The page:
How to save on airfare
Check out the huge savings with budget carriers like Norwegian Air and WOW Air. Norwegian Air, the third largest low-cost carrier in Europe, is on a tear to attract U.S. fliers. “It’s making Scandinavia supercheap,” said McGinnis.
Norwegian leaves from cities such as New York, Los Angeles and Fort Lauderdale and flies throughout Europe as well as — get this — to some Caribbean spots. Pauline Frommer mentioned that Norwegian recently introduced $99 fares each way from New York City to Guadeloupe.
Norwegian Air is forcing some U.S. airlines to slash their international fares, too. “I bought an American one-way fare for $1 plus tax [$324 in taxes] from Los Angeles to Copenhagen last summer due to its competition with Norwegian,” said Johnny Jet. “I think it’ll happen again this year.”
Iceland’s WOW Air recently offered one-way fares between Boston and Paris for $99. It also flies from Washington, D.C. and plans to start up in Los Angeles and San Francisco this summer.
Other budget carriers include AirAsia, Tiger Air, Ryan Air and Jet Blue.
“You don’t get perks; it’s basically a seat in the sky,” said Kepnes.
Be flexible. “Changing your schedule by a day or airport location can save you hundreds of dollars,” said Kepnes. Pauline Frommer, citing a recent Airline Reporting Corporation survey, said passengers found 19% savings, on average, by booking on Sundays. “Not Tuesdays, which is what they found two years ago when they did this study; maybe the airlines wised up,” she added.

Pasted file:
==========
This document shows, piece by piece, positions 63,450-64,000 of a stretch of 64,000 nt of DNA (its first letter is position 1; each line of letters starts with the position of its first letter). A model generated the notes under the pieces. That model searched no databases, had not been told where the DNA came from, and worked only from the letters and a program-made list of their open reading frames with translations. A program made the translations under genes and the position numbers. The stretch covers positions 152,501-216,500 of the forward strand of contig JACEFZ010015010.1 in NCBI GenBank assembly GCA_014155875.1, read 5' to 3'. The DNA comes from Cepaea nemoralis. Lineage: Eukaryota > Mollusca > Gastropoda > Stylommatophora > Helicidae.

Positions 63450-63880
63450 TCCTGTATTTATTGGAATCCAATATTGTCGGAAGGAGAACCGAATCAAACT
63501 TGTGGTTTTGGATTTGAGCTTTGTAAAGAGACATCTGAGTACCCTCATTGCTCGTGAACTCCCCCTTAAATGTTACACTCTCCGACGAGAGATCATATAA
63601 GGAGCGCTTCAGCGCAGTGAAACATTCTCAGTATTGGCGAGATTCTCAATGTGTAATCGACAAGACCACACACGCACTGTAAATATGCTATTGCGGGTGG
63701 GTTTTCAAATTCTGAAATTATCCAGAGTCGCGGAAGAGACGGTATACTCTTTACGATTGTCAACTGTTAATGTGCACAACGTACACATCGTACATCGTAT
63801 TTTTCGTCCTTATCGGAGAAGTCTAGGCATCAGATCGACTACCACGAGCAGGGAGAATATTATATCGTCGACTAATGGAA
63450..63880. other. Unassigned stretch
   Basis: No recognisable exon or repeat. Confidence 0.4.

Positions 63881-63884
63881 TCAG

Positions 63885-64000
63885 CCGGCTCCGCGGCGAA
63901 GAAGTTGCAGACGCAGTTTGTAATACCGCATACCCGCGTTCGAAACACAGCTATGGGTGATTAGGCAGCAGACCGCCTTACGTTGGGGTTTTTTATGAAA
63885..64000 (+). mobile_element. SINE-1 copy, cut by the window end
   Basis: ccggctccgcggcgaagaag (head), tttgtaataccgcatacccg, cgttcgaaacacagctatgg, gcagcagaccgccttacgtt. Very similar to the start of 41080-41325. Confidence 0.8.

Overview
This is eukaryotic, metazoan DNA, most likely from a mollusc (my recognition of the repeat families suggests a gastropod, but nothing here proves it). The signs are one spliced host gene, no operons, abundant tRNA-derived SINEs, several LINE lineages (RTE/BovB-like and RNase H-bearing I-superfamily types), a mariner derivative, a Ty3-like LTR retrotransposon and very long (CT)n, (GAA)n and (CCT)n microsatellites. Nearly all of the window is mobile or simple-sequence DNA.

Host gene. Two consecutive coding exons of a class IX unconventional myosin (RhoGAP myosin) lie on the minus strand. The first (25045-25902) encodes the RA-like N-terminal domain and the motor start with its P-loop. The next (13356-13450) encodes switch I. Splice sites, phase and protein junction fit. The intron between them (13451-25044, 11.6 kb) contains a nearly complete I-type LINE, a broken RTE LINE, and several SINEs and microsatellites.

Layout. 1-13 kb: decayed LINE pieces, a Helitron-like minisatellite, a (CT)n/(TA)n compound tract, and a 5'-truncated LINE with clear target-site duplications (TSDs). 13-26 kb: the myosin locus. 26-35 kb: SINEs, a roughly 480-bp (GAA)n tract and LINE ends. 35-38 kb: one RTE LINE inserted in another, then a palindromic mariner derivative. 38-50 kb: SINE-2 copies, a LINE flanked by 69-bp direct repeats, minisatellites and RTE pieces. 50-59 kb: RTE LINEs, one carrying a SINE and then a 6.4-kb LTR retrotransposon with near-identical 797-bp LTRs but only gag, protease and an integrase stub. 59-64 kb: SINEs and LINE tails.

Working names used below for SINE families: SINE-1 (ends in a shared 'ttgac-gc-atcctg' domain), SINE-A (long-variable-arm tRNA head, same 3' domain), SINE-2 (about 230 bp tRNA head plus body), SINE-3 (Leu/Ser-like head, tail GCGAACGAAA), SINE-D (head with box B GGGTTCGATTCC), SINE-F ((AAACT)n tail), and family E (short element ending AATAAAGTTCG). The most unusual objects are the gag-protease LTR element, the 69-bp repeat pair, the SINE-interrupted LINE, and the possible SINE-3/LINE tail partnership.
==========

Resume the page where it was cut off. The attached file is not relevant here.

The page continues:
Don’t lock yourself into flying late morning or early afternoon, either. Johnny Jet recommends looking for flights between 5 and 7 a.m. or after 8 p.m., when fares are often lower.
If you can, fly (and stay in hotels) during the “dead weeks,” said McGinnis. The cheapest times of the year to travel, the dead weeks are in January (until Martin Luther King Day) and February (excluding Valentine’s Day and Presidents Day, which fall around the same time this year). Also: the first two weeks of December.
The first two weeks of June — shoulder season — will offer good deals this year, too, particularly for flights to Europe. Late August could also provide discounts, since kids are going back to school earlier these days. “Airfare sales for summer will kick in around August 19,” said McGinnis.